NRF promotes and invests in the architectural heritage of the Newport community, the traditional building trades, and Doris Duke’s fine and decorative arts collections, for the enjoyment, education and inspiration of all.
As a leader in the preservation of early American architecture, NRF supports research and education in areas directly related to its collections and issues of critical concern to the field of historic preservation.
Tour Doris Duke’s art-filled mansion and enjoy panoramic ocean views from the extensive grounds, designed by Frederick Law Olmsted. Open April to November.
Experience the only museum in the world specializing in 18th-century Newport furniture and related decorative arts.
Explore 40 acres of open space, a tribute to the agrarian heritage of Aquidneck Island. The site is open daily from dawn to dusk for public enjoyment.
Newport Restoration Foundation holds one of the largest collections of period architecture owned by a single organization anywhere in the United States.
Celebrate excellence in historic preservation efforts within the City of Newport, Rhode Island.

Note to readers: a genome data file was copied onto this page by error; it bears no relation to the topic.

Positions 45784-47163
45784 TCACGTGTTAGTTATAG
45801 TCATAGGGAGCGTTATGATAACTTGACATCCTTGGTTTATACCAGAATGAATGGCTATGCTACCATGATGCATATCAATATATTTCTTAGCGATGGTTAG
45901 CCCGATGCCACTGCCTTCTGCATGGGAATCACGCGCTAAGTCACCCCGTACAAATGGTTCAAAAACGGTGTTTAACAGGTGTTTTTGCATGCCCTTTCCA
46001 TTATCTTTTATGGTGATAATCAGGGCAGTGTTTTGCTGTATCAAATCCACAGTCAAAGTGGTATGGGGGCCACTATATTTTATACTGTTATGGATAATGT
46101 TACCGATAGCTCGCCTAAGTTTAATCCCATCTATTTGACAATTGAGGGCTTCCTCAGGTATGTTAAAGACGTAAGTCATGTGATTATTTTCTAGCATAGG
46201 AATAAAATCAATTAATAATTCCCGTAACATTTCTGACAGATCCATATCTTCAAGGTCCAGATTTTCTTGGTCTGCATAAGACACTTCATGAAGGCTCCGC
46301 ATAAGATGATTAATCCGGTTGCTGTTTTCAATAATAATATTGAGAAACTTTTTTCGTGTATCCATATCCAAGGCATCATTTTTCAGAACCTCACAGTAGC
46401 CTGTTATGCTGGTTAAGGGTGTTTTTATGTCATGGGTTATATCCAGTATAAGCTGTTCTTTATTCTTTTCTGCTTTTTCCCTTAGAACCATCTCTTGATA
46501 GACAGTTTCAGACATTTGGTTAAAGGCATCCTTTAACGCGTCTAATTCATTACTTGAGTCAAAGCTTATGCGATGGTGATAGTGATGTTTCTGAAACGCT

Live amidst history by renting one of our many historic properties.
Help us to continue a lived-in legacy by becoming a Restoration Partner today.
Jet Set to Jeans highlighted the life of Doris Duke through her wardrobe, revealing the many facets of her personality and a microcosm of 20th-century fashion history. The exhibition spanned the years from the late 1920s to the late 1980s, capturing Doris Duke's life decade by decade through her clothing.
Consistently throughout her life, Doris Duke sought outfits that were just a little bit innovative and shocking, but illustrate a simple, classic tailoring and structure. This pantsuit has typical Halston styling, making it comfortable and easy to wear, and yet the gold lamé fabric gives the outfit a little dazzle.
A collector of Thai art, Doris Duke also bought a variety of dresses in bright, vibrant Thai silks. This caftan style dress reflects design of the late sixties and seventies.
After years of wartime fabric restrictions and masculine styling, Dior presented his "New Look" in 1947. As seen in this dress, the look emphasized the feminine with rounded shoulders, tiny waists and full skirts. Doris Duke owned several dresses and hats that reflected this new styling.